President Obama's approval ratings, much like the housing market, just keep finding a new bottom. 

A pair of national polls out Tuesday showed the president's popularity slipping to risky levels for an incumbent seeking re-election. The new polls showed Obama with record-low approval ratings, as Americans show startling levels of pessimism with the direction of the country, the economy, Congress and Obama's presidency. 

One of the most foreboding figures came out of the latest NBC News/Wall Street Journal poll. According to the survey, 54 percent think the president is unlikely to recover from his setbacks. 

The same poll showed Obama's overall approval at 44 percent, and his approval on the economy at 37 percent. Worse, only 19 percent think the country is going in the right direction. It's the lowest rating yet for a president who galvanized an historic coalition of supporters on a message of hope for America.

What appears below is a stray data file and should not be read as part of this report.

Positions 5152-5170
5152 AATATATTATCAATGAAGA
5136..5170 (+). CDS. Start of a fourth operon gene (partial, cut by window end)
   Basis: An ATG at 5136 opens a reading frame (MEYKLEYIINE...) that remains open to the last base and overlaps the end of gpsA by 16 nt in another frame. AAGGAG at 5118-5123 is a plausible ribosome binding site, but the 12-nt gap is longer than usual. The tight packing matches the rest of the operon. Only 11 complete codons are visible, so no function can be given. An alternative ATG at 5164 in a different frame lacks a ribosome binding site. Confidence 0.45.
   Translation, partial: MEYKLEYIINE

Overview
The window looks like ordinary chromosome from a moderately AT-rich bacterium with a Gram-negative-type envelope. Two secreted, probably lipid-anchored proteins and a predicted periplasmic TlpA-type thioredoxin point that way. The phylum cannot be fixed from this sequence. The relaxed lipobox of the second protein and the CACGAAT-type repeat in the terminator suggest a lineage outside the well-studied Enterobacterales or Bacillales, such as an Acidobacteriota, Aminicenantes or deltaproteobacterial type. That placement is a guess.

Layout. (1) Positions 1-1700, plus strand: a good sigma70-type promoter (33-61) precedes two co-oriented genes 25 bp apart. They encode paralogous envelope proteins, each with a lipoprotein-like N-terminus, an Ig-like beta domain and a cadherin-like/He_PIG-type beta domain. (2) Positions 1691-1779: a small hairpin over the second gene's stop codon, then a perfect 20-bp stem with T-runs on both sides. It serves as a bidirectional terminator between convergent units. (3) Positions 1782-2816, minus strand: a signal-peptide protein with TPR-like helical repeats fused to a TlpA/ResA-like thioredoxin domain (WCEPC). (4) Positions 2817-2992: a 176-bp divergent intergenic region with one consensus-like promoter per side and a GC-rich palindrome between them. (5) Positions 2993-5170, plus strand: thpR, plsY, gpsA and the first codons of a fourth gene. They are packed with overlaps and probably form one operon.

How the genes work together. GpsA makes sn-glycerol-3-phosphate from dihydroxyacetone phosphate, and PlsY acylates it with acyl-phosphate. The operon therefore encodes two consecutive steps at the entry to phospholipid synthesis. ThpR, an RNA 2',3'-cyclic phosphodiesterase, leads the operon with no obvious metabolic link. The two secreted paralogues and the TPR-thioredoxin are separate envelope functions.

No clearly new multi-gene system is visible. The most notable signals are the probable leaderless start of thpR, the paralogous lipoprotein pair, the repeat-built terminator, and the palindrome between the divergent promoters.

A separate Washington Post-ABC News poll put Obama's approval rating at 43 percent, and disapproval rating at 53 percent. Those represent a new low and high for Obama, respectively. 

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Voters felt even less confident of Obama's handling of the economy, reflecting similar results out of a Fox News poll last week. That survey showed voter disapprove of his handling on job creation by 60-35 percent. 

The numbers underscore the trouble Obama is in as he enters the election season. The president plans to deliver a major jobs address Thursday, but Republican presidential candidates have made the lack of job creation so far a focus of their campaigns. 

There were a few good signs for Obama in the latest polls. The NBC News/Wall Street Journal poll showed a majority of people find Obama likeable, and about half approve of his foreign policy handling. And while Obama's popularity is low, congressional Republicans' popularity is lower. Eighty-two percent of those polled disapprove of Congress, and most blame Republicans for the recent Standard & Poor's rating downgrade. 

The poll showed Obama beating the frontrunning GOP candidates -- Texas Gov. Rick Perry and former Massachusetts Gov. Mitt Romney -- in a hypothetical matchup, but losing to a "generic" Republican candidate. 

The NBC/Wall Street Journal poll of 1,000 adults was conducted Aug. 27-31. It had a margin of error of 3.1 percentage points. The Washington Post-ABC News poll of 1,001 adults was conducted Aug. 29-Sept. 1. It had a margin of error of 3.5 percentage points.